While brief, the piece is something of a graceful conceptual manifesto, a Bach-like string chorale interlaced with Alí García Segura’s spoken word passage and ethereal vocals by Manila-born sound explorer Jireh Calo. “I included space for improvisation throughout the album, and voice and spoken word in Bribri to convey my process of decolonizing myself and my art,” Soto says, noting that the journey has extended well beyond the recording studio.
Due out as a single on May 19, “Cognitive Injustice” features drum maestro Francisco Mela, bassist Greg Loughman, and violinist Brian Urra, and is an epic piece inspired by the writing of Spanish philosopher Antoni Aguiló Bonet describing the titular concept as a form of hegemony “that limits, makes invisible, and deprives of recognition and validity to different ways of knowing.”
“Ye’ en ã Part 1” (meaning to “speak from the liver” in Bribri) stems from a conversation with García, who explains it expresses sincerity and conviction, while the common Western figure of speech, “speaking from the heart,” carries the opposite implication for the Bribri, referring to theft. “When Alí García Segura mentioned this to me, I sang and recorded the first melody that came to my mind on the phone and the start of the album focusing on the Bribri concept of ritual language in mind was conceived,” Soto says. A lapidary soundscape, the composition features a string quartet, crystalline vocals by Costa Rican singer Maria Amalia Quesada, Spanish flugelhornist Milena Casado, Italian bassist Stefano Battaglia, and Greek percussionist George Lernis.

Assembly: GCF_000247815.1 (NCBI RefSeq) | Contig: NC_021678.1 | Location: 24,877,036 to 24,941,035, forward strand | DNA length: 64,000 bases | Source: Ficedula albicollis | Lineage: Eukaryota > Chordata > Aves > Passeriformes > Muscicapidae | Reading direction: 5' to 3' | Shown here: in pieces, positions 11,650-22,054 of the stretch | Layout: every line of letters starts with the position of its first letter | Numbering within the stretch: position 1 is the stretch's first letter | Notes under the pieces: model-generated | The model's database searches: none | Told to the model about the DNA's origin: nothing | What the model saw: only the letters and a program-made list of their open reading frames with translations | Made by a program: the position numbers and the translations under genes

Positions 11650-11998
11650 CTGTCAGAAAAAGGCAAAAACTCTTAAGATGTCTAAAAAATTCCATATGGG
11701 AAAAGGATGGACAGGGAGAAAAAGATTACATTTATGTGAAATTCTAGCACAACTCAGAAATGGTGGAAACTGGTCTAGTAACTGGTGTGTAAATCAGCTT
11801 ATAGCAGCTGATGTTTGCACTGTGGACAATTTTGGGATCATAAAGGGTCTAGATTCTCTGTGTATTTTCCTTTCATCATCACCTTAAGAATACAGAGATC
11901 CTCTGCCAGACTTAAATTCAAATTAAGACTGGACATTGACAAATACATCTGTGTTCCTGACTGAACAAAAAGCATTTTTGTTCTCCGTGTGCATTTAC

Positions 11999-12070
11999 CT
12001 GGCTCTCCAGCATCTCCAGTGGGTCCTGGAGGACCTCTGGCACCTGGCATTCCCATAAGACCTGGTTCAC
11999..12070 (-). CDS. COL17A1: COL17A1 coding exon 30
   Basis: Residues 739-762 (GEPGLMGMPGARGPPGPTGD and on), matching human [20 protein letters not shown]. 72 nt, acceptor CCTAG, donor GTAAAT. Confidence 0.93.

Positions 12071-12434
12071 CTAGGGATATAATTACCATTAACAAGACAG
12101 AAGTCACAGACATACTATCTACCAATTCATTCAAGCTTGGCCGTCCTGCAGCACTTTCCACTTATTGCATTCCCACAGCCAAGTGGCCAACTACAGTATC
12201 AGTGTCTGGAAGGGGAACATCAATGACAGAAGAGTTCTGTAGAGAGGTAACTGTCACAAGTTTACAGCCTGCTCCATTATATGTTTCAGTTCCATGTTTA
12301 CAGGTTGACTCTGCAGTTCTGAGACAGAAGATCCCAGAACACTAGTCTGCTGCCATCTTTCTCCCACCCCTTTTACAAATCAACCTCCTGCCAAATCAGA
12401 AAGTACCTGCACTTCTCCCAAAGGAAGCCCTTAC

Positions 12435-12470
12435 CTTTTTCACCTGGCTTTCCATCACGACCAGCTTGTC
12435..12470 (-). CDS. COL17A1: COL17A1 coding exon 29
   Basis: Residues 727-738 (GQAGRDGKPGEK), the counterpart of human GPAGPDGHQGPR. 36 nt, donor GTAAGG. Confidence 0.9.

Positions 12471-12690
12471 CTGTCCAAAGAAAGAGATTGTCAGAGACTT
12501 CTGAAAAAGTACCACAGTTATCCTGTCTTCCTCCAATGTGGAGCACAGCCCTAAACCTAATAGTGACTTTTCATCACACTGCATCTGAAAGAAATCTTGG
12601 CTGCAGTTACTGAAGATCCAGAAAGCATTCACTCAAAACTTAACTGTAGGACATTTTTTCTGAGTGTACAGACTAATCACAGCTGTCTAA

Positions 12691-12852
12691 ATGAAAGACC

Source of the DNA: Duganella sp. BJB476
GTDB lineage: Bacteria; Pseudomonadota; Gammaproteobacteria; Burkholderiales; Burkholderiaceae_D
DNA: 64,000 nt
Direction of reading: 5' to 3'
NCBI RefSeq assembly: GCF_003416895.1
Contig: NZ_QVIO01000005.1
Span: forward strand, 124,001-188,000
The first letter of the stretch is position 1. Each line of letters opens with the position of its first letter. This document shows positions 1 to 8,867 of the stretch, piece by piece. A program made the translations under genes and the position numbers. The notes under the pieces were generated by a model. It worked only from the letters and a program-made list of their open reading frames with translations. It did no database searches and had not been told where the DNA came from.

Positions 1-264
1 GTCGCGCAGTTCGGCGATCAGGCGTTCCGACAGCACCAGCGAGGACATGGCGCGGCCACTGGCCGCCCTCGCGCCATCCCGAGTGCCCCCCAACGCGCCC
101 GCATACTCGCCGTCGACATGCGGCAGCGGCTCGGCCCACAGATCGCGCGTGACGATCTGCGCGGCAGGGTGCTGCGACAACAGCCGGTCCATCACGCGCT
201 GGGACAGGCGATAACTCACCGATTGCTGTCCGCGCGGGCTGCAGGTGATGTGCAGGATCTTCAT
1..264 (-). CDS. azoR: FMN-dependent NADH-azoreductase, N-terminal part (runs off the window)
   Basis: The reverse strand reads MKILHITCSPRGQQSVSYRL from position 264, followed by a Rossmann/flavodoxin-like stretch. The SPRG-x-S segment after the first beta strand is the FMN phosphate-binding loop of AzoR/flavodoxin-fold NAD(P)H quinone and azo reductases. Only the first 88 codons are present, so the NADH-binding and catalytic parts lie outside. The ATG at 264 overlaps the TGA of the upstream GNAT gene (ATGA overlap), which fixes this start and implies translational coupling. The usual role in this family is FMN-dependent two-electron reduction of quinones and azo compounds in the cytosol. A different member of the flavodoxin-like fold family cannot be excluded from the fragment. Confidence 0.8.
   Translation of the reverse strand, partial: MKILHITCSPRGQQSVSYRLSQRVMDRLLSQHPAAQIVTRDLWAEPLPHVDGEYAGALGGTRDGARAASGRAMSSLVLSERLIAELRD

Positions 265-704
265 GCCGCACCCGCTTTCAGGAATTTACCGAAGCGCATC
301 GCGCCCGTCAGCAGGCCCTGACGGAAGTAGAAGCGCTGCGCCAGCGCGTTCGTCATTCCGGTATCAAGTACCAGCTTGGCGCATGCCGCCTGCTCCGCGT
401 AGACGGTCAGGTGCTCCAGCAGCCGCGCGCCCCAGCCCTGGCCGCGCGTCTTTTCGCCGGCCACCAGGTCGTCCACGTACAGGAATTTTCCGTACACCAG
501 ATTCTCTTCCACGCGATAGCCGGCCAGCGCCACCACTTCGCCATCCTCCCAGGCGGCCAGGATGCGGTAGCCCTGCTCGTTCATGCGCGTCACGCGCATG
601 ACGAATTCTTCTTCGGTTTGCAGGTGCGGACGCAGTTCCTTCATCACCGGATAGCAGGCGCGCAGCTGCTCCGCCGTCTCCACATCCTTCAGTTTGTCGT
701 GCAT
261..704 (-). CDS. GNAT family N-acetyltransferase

“Ye’ en ã Part 2” is a mirror image of the first part, inspired by the Bribri concept of the underworld, an ancestral realm that constitutes the bulk of reality. With the string moving to the foreground, it’s a beatific meditation on the nature of mortality, with Alí García Segura explaining in Bribri the title concept, vocals by Jireh Calo, and acutely textural trap work by Ecuadoran drummer Raúl Molina.
“Suwõ” moves from dynamic string work and sung passages to spacious trio sections with Lernis and Battaglia, to Casado’s exquisitely exposed flugelhorn playing. An expansive Bribri term meaning wind, air, knowledge, wisdom, and awareness, suwõ provides the point of embarkation for Soto “to convey these elements and think about knowledge as something always there like the air, in experiences, observation, and awareness.”
The great Boston saxophonist George Garzone contributes arresting soprano sax work on “Resistance,” a contrapuntal piece with a series of jagged melody lines that concludes with a coiled drum solo. The tension reflects Soto’s interest in the Bribri’s concept of development and progress in balance with nature and their fight against post-colonialism. Offering a very different mood, Soto adapted a lullaby that García’s grandmother used to sing to her granddaughters on “Piedra Preciosa” (gemstone). As a matrilineal society, Bribri cultural is organized around the essential role of women, and for this piece Soto invited the Bribri member Flor Morales Segura to record a spoken version of the Bribri lullaby, which beautifully sung by Maria Amalia Quesada.